Science & Technology
QUICK, SAVE THE OZONE
If James "Hugo" Steven ever doubted the importance of his work in finding substitutes for ozone-depleting chlorofluorocarbons, the Queen of England dispelled them. Her Majesty, worried about atmospheric damage from the refrigerants, met with the Imperial Chemical Industries PLC chemist and others in London two years ago to quiz them on their progress. Recalls the much impressed Scotsman: "She asked sensible questions."
And Steven had sensible answers. Years of pressure from world governments and unparalleled cooperation among chemical producers had led to chlorofluorocarbon (CFC) substitutes in record time. Steven could boast to the Queen that ICI, once an underdog in the CFC business, was setting the pace in a race with DuPont Co. and Elf Atochem to develop the technology. Last December, after an all-out, nearly $500 million development effort, an ICI plant in Louisiana was the first world-scale U.S. facility to start pumping out HFC 134a, an alternative to CFC 12, the chemical that accounts for more than 50% of CFC use.
The saga of 134a is an object lesson in how a global crisis can compel governments and companies to transform technology far faster than either thought possible. With deadlines for phasing out CFCs closing in, ICI and its rivals, DuPont and Elf, developed technology speedily by constructing factories even while their choice molecules were still being tested. ICI slashed the time it takes to commercialize a technology from the industry norm of more than a decade to only five years. Conclusion: If companies are forced to act on environmental issues, they do it. "Companies have always known how to push the hell out of something when there's a buck to be made," says Isadore Rosenthal, a senior research fellow at the University of Pennsylvania's Wharton School. "This will teach them to do it somewhat faster."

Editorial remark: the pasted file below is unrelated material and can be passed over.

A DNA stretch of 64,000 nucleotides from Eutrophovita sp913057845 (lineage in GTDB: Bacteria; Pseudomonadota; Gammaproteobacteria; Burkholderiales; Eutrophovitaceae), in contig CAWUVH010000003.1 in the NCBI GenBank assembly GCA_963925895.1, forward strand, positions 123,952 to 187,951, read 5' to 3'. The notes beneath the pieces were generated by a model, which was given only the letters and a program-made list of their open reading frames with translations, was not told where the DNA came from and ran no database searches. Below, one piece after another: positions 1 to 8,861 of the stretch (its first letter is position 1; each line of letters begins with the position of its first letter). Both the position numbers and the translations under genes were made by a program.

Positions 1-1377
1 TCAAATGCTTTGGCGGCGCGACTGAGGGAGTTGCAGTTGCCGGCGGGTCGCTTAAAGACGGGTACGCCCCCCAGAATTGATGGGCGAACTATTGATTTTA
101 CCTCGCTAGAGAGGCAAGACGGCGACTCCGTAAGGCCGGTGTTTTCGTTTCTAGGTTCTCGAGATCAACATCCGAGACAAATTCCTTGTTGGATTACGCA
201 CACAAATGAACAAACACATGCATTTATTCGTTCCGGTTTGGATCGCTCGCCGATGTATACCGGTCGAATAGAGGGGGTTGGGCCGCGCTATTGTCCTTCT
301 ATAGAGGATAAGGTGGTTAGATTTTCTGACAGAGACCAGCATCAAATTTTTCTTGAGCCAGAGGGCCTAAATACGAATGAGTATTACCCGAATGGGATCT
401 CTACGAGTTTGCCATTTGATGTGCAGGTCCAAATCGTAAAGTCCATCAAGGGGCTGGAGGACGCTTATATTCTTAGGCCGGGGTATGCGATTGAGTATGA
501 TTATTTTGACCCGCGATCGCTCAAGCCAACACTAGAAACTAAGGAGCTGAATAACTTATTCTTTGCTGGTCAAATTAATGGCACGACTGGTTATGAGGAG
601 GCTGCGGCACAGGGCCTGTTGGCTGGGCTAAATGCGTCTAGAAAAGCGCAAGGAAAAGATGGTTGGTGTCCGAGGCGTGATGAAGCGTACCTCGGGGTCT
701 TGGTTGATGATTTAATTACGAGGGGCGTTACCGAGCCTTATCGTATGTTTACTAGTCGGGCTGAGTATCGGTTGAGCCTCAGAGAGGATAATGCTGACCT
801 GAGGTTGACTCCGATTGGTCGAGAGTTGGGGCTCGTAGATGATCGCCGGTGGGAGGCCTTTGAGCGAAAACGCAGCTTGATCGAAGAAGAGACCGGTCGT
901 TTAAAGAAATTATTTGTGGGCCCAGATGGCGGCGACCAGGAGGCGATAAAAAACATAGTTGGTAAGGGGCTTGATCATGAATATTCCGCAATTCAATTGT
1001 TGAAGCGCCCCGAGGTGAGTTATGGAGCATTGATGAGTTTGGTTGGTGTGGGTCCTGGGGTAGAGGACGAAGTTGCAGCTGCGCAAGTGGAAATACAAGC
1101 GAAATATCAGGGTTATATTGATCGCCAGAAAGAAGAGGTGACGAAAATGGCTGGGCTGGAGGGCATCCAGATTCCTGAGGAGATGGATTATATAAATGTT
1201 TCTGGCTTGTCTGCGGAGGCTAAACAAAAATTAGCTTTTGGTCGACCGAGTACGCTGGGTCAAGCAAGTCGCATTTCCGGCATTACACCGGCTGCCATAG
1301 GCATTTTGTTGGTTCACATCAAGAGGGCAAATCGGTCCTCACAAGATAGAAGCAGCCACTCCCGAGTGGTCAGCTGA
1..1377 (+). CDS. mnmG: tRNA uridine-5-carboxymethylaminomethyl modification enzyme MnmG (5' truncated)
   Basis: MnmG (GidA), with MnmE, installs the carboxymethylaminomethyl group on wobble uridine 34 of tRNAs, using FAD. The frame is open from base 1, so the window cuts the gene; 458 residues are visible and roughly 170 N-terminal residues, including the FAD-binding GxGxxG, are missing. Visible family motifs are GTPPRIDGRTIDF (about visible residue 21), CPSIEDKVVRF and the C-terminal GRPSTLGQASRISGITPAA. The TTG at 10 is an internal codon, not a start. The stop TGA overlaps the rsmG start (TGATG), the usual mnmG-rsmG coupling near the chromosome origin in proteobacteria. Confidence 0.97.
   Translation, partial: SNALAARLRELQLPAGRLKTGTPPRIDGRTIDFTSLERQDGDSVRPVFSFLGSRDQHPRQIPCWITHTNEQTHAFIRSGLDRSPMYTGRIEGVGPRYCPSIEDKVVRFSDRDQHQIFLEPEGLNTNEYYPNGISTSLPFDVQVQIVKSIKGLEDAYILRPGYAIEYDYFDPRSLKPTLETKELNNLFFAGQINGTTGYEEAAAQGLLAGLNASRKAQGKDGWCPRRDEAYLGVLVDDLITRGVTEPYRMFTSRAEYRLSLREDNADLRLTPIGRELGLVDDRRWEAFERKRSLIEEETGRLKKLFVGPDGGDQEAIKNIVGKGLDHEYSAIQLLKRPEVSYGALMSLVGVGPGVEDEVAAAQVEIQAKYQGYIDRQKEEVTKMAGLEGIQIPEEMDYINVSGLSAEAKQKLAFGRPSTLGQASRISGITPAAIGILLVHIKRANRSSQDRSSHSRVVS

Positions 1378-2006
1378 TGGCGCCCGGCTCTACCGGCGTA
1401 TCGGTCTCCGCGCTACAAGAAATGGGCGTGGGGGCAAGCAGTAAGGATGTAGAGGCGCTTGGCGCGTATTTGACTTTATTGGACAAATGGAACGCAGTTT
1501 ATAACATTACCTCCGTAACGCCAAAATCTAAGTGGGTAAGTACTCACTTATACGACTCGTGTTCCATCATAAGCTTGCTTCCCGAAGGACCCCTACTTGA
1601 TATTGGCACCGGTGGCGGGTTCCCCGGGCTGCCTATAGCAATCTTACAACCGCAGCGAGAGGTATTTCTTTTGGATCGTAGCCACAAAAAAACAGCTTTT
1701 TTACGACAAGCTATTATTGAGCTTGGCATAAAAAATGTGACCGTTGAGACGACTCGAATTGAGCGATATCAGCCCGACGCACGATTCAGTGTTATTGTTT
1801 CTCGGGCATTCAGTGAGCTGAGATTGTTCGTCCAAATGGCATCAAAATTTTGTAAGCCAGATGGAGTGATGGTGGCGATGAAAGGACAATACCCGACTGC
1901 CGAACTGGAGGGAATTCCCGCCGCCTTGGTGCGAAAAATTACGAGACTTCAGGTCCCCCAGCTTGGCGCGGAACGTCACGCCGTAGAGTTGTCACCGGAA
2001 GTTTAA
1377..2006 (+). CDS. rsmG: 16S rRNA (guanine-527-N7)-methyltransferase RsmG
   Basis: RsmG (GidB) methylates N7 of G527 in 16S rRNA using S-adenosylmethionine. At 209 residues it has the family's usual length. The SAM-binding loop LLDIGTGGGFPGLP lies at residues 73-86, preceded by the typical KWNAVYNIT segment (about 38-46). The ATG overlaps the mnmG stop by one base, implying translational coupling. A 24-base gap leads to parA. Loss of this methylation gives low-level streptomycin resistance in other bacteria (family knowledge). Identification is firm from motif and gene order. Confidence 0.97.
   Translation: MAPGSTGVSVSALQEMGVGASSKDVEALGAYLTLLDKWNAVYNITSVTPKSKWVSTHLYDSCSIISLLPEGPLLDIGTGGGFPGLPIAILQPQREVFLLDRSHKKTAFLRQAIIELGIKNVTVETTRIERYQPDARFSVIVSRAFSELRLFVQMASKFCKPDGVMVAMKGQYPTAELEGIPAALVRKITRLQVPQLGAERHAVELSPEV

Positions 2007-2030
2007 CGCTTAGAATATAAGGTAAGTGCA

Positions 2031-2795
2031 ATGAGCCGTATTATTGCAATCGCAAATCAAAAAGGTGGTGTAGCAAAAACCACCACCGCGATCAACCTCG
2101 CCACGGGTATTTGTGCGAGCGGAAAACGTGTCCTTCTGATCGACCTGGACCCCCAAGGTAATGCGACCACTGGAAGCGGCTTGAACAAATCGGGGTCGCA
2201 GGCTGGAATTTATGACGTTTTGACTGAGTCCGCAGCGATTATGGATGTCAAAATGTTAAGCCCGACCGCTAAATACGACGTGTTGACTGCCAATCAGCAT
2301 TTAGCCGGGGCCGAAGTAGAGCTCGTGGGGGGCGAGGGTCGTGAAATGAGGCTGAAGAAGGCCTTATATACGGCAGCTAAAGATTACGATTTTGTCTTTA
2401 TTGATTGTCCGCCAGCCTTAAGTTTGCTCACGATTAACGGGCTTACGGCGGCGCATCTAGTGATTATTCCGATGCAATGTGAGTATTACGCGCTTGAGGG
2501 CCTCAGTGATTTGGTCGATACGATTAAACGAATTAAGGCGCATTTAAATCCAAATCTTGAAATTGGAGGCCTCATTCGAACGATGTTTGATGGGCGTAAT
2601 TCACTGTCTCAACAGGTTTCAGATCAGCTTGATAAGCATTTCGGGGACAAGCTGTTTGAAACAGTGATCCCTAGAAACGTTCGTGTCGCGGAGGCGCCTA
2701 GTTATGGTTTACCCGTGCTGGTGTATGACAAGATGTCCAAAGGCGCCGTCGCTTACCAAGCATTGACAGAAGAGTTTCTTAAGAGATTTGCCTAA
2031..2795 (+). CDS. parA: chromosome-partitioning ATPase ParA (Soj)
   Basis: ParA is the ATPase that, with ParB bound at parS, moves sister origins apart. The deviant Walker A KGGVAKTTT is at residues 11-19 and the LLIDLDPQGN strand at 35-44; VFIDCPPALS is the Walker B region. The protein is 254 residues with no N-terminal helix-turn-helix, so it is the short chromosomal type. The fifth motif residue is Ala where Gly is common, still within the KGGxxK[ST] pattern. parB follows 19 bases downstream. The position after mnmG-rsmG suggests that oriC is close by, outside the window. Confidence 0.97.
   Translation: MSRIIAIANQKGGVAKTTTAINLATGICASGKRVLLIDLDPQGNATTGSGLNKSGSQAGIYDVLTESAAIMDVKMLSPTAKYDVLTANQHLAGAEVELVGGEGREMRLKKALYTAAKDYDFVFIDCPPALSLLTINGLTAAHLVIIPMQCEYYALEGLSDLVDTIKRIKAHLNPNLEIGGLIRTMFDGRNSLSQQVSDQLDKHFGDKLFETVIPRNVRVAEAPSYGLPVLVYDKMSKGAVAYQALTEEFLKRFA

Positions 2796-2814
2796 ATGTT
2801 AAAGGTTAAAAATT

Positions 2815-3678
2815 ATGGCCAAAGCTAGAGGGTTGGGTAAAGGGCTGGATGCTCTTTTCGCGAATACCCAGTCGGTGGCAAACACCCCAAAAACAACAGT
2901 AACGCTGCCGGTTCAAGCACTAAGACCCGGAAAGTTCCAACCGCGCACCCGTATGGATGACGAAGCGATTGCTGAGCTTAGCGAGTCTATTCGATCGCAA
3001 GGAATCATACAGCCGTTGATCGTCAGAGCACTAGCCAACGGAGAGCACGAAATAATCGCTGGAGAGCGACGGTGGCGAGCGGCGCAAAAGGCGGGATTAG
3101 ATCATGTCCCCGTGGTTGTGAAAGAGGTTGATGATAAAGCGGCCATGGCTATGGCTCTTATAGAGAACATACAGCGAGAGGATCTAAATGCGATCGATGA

No one was moving very fast when it came to replacing CFCs until 1985, when scientists found a hole in the ozone layer over the Antarctic. The gap supported a theory that chlorine from CFCs destroys atmospheric ozone, which protects the earth from the sun's radiation. Soon, higher rates of skin cancer and a potential global warming were blamed on a gas that for decades had leaked into the air from millions of car air conditioners and trashed home refrigerators. DuPont and other chemical makers knew CFC's days were numbered. They leaped to develop 134a and other alternatives, called HCFCs, which contain smaller amounts of chlorine than CFCs.
The effort required an enormous about-face for chemical makers. In 1985, CFCs were the refrigerants of choice worldwide. They were nontoxic, nonflammable, energy-efficient, and inexpensive--with a worldwide $1.5 billion-a-year market. True, in 1977, ICI re- searchers were among the first to tinker with 134a, a chlorine-free refrigerant that is as nonflammable as CFC 12 but without its ozone-depleting action. But their work languished in the late '70s and early '80s, because many scientists believed that a 1978 U.S. ban on CFCs in aerosol cans would solve the problem. Besides, no one wanted to develop a chemical that would cost five times as much as CFCs, then 57 a pound.
GAMBLE. In 1985, ICI decided to go for the brass ring. The British company held less than 10% of the CFC market--way behind industry leader DuPont. ICI figured that the first company to ramp up the most efficient production would gain an advantage. Executives decided to pin their fortunes on 134a. By focusing on just one CFC alternative, it gambled that it would develop the technology faster and grab a hefty share of a market estimated to approach $2 billion a year by the turn of the century. "We knew the clock was ticking," says Anthony G. Mash, commercial director for fluorochemicals at ICI Americas Inc.